A rather challenging request that may be received is the conditional GET, which typically means a request with an If-Modified-Since header. The HTTP specification has this to say:

The semantics of the GET method change to a "conditional GET" if the request message 
includes an If-Modified-Since, If-Unmodified-Since, If-Match, If-None-Match, or If-
Range header field.  A conditional GET method requests that the entity be transferred 
only under the circumstances described by the conditional header field(s). The 
conditional GET method is intended to reduce unnecessary network usage by allowing
cached entities to be refreshed without requiring multiple requests or transferring 
data already held by the client.

So how can we reduce the unnecessary network usage in such a case? mod_perl makes it easy by providing access to Apache's meets_conditions( ) function (which lives in Apache::File). The Last-Modified (and possibly ETag) headers must be set up before calling this method. If the return value of this method is anything other than OK, then this value is the one that should be returned from the handler when we have finished. Apache handles the rest for us. For example:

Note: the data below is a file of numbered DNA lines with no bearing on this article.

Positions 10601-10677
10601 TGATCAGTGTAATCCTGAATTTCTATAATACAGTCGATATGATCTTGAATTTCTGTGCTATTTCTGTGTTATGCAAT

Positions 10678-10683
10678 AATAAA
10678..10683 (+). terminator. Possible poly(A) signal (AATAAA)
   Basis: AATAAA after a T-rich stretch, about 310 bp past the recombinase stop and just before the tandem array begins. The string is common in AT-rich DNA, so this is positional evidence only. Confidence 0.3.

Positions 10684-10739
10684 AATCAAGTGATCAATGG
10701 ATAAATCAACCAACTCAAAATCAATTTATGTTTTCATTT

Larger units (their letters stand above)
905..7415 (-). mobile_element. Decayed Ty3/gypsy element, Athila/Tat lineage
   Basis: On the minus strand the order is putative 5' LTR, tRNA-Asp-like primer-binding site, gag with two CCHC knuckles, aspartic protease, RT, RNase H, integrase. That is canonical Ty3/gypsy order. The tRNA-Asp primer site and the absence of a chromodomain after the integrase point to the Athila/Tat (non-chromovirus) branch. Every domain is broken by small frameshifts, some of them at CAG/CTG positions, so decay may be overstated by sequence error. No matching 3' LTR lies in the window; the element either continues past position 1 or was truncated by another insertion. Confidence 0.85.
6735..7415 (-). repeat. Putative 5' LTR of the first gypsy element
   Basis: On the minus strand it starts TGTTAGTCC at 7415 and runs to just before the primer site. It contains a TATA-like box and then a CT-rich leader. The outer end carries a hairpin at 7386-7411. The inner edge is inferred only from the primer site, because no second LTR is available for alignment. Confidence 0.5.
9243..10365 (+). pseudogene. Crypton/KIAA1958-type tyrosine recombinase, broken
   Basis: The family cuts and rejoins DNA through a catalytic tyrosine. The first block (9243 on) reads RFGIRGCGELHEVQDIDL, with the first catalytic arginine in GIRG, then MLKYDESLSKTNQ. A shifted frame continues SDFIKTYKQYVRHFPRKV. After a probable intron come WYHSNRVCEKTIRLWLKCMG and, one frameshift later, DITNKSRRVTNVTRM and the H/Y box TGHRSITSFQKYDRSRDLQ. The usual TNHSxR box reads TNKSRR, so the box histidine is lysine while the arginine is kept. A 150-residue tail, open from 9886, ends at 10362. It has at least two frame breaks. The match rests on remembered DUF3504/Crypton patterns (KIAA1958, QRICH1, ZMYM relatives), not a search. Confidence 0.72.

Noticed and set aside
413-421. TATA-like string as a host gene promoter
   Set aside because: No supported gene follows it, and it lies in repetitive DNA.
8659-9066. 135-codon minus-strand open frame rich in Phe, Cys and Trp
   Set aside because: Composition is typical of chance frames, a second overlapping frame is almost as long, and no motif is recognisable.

if ((my $result = $r->meets_conditions) != OK) {
    return $result;
}
#else ... go and send the response body ...

If we have a Squid accelerator running, it will often handle the conditionals for us, and we can enjoy its extremely fast responses for such requests by reading the access.log file. Just grep for TCP_IMS_HIT/304. However, there are circumstances under which Squid may not be allowed to use its cache. That is why the origin server (which is the server we are programming) needs to handle conditional GETs as well, even if a Squid accelerator is running.